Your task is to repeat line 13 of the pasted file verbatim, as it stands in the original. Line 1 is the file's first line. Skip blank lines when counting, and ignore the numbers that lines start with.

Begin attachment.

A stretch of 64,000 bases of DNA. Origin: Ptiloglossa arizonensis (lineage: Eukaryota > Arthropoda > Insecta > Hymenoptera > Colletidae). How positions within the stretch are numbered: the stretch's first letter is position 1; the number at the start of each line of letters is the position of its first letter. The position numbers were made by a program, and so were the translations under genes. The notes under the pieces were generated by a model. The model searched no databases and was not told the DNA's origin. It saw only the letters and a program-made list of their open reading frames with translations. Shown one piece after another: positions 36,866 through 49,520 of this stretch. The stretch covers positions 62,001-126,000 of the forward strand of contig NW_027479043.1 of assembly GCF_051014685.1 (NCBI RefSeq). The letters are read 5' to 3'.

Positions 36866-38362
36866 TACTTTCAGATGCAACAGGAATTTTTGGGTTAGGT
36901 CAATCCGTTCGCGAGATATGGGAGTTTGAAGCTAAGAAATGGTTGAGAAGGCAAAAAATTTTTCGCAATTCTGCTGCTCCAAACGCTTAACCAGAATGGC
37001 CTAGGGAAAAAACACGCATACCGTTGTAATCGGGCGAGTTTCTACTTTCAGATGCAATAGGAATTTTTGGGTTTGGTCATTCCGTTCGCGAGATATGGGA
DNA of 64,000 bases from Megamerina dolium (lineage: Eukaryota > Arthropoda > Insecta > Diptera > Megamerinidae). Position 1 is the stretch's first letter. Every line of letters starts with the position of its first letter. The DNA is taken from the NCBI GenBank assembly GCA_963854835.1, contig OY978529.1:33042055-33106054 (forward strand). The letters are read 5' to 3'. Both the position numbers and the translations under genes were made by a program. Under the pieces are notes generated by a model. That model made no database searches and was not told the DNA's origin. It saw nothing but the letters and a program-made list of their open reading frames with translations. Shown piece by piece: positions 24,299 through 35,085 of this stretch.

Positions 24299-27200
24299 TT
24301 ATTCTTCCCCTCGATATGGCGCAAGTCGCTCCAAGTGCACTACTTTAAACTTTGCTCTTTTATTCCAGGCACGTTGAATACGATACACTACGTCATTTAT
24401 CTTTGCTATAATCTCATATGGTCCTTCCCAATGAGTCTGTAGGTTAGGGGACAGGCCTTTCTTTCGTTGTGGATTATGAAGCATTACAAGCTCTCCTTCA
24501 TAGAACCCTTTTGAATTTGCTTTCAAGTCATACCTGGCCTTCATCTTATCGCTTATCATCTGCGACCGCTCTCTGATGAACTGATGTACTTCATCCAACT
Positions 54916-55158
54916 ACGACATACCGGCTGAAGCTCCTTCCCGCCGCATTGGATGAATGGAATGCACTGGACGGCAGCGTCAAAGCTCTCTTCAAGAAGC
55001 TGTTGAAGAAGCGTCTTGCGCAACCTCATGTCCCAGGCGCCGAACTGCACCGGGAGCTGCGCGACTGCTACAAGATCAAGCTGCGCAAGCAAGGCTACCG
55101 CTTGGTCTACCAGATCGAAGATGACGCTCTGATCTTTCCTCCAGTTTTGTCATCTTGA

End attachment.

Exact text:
54916 ACGACATACCGGCTGAAGCTCCTTCCCGCCGCATTGGATGAATGGAATGCACTGGACGGCAGCGTCAAAGCTCTCTTCAAGAAGC